MANILA, Philippines -- Fares commuters will have to pay for using the Metro Rail Transit (MRT) train line will likely be close to the cost of riding a bus, according to the Department of Transportation and Communications.
Initial estimates showed that the cost of taking the MRT system could be just as affordable as riding buses—which were slower and less efficient than trains, Transportation and Communications Undersecretary Dante Velasco said in an interview on Tuesday.
“Indicative estimates show that it will not be that far from the fares in an air-conditioned bus,” Velasco said, referring to the new MRT rates being eyed.
He said the government would likely finalize the new rates this week.
The government wants to raise MRT fares to a level that will reflect the real cost of transporting a person from one end of the line to another.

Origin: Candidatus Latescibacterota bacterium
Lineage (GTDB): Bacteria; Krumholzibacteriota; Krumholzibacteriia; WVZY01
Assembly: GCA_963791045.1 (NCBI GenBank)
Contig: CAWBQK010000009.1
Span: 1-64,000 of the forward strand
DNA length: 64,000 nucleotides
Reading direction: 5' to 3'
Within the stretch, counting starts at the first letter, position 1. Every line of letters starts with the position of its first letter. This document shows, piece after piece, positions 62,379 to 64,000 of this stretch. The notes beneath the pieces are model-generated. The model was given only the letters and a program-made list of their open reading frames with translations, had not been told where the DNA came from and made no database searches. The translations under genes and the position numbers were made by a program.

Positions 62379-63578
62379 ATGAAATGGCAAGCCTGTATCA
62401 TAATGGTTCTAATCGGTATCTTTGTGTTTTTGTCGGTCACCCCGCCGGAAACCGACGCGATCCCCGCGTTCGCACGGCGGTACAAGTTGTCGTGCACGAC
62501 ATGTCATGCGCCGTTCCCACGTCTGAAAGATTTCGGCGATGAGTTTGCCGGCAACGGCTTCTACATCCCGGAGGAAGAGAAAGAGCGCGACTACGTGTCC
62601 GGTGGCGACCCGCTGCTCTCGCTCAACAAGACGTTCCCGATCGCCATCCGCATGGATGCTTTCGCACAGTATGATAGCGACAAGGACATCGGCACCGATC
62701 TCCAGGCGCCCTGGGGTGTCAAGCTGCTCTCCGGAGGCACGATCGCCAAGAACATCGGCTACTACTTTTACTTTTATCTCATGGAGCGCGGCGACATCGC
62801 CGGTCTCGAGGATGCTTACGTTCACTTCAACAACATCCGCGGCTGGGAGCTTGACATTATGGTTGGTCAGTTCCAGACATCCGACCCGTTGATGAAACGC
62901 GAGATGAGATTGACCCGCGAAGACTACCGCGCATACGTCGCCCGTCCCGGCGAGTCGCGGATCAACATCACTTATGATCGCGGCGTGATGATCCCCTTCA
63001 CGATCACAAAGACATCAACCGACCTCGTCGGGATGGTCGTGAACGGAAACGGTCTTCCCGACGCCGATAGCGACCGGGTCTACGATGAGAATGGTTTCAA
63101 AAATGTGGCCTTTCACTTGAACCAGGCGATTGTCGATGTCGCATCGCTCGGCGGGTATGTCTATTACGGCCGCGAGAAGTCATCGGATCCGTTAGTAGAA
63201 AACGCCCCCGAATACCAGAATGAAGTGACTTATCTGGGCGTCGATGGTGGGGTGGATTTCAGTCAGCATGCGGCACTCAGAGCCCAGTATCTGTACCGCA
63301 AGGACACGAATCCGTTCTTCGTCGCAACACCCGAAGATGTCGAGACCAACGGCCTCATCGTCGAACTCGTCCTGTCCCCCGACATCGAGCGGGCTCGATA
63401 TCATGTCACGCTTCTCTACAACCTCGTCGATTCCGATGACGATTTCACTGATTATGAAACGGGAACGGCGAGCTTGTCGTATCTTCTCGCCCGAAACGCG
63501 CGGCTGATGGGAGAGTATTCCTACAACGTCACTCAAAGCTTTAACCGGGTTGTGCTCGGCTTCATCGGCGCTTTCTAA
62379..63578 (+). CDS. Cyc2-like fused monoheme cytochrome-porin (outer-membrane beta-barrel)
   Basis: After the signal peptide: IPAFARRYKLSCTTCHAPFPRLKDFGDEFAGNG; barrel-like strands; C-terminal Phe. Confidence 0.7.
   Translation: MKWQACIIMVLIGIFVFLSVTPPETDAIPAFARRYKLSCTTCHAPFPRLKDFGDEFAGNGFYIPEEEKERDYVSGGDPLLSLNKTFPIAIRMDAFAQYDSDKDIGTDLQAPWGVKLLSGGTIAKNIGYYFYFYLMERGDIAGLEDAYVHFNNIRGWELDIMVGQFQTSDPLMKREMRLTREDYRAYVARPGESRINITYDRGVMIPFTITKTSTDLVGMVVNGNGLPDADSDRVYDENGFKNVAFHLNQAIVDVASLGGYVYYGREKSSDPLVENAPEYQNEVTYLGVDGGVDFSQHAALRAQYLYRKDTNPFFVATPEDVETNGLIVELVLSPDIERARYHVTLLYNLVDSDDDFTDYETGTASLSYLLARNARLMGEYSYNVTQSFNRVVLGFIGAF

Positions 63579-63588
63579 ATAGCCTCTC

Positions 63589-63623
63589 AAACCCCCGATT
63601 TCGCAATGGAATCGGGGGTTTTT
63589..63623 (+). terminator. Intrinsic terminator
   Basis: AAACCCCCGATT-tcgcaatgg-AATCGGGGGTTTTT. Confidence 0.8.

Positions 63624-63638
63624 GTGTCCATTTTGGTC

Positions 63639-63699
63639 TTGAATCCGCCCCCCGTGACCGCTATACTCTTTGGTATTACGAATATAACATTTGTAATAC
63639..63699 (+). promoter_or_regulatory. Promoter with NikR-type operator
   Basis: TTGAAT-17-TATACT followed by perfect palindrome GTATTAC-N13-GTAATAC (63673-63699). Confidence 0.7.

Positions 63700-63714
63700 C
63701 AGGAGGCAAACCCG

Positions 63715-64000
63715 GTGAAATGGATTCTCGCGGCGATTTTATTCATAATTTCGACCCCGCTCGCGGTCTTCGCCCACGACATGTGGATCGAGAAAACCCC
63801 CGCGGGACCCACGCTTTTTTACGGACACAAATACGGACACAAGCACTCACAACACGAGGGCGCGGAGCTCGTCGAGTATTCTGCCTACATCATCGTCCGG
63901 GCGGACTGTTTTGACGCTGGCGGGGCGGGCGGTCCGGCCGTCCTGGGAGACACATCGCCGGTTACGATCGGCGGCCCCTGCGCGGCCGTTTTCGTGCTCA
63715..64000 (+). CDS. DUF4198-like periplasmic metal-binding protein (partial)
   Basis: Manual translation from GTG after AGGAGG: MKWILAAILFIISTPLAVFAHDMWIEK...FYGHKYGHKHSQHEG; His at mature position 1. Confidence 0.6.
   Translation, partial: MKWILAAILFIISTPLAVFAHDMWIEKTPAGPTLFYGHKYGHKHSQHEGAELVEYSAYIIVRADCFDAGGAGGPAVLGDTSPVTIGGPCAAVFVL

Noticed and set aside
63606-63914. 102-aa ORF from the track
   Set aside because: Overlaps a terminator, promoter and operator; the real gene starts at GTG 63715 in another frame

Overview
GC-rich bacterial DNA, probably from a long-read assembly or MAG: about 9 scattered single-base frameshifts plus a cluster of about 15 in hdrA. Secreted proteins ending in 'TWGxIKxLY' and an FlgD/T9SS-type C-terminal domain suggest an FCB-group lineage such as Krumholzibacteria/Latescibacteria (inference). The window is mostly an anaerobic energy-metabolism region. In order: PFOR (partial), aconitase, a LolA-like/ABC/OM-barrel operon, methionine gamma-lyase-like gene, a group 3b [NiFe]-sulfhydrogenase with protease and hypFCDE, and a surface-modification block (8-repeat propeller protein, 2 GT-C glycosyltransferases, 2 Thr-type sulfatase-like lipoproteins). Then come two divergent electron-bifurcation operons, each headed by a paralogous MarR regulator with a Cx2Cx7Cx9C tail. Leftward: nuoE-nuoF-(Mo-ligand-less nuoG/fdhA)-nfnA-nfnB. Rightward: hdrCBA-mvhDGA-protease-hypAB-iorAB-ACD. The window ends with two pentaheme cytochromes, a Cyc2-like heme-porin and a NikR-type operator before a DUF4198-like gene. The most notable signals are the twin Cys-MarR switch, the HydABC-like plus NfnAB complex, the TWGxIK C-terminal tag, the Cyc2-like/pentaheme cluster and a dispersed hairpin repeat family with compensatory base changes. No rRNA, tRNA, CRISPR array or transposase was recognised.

The MRT currently charges P15 for a passenger to ride the MRT line from its southernmost Taft Avenue station to the northern end in North Avenue, Quezon City. However, the real cost of moving that passenger can go as high as P60.
Taking an airconditioned bus from Quezon City to Pasay City costs around P30.
The difference has been subsidized by the government, costing the state over P5 billion a year or over a third of the DOTC’s yearly budget.
The hike in fares is in line with the government’s “user’s pay” policy, in which only MRT passengers pay for the train’s operations. The current policy of subsidizing the MRT’s operations forces all tax payers, even those that do not use the train, to foot the bill.
The government also wants to raise revenues from non-traditional sources, like concession fees for food kiosks and advertising operations, so as not to pass on the entire cost of the MRT’s operations to passengers.
About half a million people use the MRT trains every day.